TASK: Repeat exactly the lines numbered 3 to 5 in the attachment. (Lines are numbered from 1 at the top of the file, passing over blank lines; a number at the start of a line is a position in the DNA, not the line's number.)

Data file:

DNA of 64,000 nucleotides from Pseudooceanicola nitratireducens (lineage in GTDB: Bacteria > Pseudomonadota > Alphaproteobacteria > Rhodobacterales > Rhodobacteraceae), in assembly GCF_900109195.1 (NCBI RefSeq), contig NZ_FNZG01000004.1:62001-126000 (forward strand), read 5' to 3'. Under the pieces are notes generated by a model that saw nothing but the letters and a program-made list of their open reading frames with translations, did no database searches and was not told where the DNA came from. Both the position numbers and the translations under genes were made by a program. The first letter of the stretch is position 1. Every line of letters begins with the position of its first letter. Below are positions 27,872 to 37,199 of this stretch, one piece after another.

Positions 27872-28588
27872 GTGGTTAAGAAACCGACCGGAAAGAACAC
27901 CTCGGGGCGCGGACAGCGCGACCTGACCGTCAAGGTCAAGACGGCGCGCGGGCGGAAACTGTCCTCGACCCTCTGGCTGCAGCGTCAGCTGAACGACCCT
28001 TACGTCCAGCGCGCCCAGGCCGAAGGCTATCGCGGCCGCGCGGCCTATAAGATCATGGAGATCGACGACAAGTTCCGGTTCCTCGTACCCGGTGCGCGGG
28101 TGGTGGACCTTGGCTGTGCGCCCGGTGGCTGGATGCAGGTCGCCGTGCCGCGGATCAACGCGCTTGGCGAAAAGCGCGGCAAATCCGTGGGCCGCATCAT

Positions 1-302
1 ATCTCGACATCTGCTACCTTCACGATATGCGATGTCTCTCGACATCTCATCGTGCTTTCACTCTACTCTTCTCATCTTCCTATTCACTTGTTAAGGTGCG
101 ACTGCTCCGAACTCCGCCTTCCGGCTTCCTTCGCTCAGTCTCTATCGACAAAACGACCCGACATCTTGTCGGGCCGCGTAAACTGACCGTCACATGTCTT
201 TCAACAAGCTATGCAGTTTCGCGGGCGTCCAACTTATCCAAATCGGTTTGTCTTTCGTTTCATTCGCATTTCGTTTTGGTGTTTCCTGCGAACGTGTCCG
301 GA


27872 GTGGTTAAGAAACCGACCGGAAAGAACAC
27901 CTCGGGGCGCGGACAGCGCGACCTGACCGTCAAGGTCAAGACGGCGCGCGGGCGGAAACTGTCCTCGACCCTCTGGCTGCAGCGTCAGCTGAACGACCCT
28001 TACGTCCAGCGCGCCCAGGCCGAAGGCTATCGCGGCCGCGCGGCCTATAAGATCATGGAGATCGACGACAAGTTCCGGTTCCTCGTACCCGGTGCGCGGG